Protecting Workers from Lead Hazards
Cleaning up after a flood requires hundreds of workers to renovate and repair, or tear down and dispose of, damaged or destroyed structures and materials. Repair, renovation and demolition operations often generate dangerous airborne concentrations of lead, a metal that can cause damage to the nervous system, kidneys, blood forming organs, and reproductive system if inhaled or ingested in dangerous quantities. The Occupational Safety and Health Administration (OSHA) has developed regulations designed to protect workers involved in construction activities from the hazards of lead exposure.
How You Can Become Exposed to Lead
Lead is an ingredient in thousands of products widely used throughout industry, including lead-based paints, lead solder, electrical fittings and conduits, tank linings, plumbing fixtures, and many metal alloys. Although many uses of lead have been banned, leadbased paints continue to be used on bridges, railways, ships, and other steel structures because of its rust- and corrosion-inhibiting properties. Also, many homes were painted with lead-containing paints. Significant lead exposures can also occur when paint is removed from surfaces previously covered with lead-based paint.
Operations that can generate lead dust and fumes include:
- Demolition of structures;
- Flame-torch cutting;
- Use of heat guns, sanders, scrapers, or grinders to remove lead paint; and
- Abrasive blasting of steel structures
OSHA has regulations governing construction worker exposure to lead. Employers of construction workers engaged in the repair, renovation, removal, demolition, and salvage of flood-damaged structures and materials are responsible for the development and implementation of a worker protection program in accordance with Title 29 Code of Federal Regulations (CFR), Part 1926.62. This program is essential to minimize worker risk of lead exposure. Construction projects vary in their scope and potential for exposing workers to lead and other hazards. Many projects involve only limited exposure, such as the removal of paint from a few interior residential surfaces, while others may involve substantial exposures. Employers must be in compliance with OSHA's lead standard at all times. A copy of the standard and a brochure — Lead in Construction (OSHA 3142) — describing how to comply with it, are available from OSHA Publications, P.O. Box 37535, Washington, D.C. 20013-7535, (202) 693-1888(phone), or (202) 693-2498(fax); or visit OSHA’s website at www.osha.gov.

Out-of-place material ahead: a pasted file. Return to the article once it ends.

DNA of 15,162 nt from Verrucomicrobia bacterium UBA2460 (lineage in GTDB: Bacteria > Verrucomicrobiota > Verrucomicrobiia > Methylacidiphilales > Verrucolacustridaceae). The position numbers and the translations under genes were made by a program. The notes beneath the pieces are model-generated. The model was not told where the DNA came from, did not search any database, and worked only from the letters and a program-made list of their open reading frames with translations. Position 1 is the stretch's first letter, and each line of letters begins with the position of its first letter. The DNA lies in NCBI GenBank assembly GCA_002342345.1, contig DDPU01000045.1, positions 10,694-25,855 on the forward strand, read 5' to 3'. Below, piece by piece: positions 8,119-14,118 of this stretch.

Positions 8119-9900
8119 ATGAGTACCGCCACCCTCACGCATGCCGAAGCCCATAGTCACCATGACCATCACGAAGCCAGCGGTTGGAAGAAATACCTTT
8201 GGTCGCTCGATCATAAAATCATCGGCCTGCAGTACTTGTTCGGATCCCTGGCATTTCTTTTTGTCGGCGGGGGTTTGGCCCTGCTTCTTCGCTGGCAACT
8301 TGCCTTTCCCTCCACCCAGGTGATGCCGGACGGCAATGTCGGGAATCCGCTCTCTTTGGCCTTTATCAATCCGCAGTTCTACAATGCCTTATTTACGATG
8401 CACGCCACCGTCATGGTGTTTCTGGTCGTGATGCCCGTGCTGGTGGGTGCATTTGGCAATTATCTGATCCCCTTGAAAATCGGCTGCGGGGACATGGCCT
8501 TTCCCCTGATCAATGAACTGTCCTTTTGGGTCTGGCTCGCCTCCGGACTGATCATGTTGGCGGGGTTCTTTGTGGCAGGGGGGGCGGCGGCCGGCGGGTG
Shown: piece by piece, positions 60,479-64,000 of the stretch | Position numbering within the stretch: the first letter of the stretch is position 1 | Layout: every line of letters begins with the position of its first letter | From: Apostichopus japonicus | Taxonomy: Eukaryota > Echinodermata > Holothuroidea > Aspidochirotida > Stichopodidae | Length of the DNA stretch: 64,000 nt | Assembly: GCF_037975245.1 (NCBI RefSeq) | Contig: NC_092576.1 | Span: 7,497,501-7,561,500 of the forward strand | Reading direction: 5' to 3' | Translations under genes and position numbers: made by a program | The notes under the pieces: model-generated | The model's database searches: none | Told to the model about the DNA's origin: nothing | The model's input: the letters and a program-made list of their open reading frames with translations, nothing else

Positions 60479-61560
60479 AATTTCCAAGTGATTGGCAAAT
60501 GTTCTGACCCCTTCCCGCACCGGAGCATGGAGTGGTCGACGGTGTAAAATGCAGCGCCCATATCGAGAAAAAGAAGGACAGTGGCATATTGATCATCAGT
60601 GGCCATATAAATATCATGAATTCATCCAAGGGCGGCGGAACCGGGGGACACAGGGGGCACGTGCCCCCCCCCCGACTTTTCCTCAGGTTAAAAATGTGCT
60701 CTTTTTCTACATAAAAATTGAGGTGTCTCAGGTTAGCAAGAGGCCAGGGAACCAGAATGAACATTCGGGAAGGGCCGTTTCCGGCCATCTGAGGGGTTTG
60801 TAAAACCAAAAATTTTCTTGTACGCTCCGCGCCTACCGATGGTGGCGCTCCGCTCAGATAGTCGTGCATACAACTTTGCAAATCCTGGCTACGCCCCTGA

Major Elements of OSHA’s Lead Standard
- A permissible exposure limit (PEL) of 50 micrograms of lead per cubic meter of air, as averaged over an 8-hour period.
- Requirements that employers use engineering controls and work practices, where feasible, to reduce worker exposure.
- Requirements that employees observe good personal hygiene practices, such as washing hands before eating and taking a shower before leaving the worksite.
- Requirements that employees be provided with protective clothing and, where necessary, with respiratory protection accordance with 29 CFR 1910.134.
- A requirement that employees exposed to high levels of lead be enrolled in a medical surveillance program.
For more information on this, and other health-related issues impacting workers, visit OSHA’s Web site at www.osha.gov.
This is one in a series of informational fact sheets highlighting OSHA programs, policies or standards. It does not impose any new compliance requirements. For a comprehensive list of compliance requirements of OSHA standards or regulations, refer to Title 29 of the Code of Federal Regulations. This information will be made available to sensory impaired individuals upon request. The voice phone is (202) 693-1999; teletypewriter (TTY) number: (877) 889-5627.
For more complete information:
Safety and Health
U.S. Department of Labor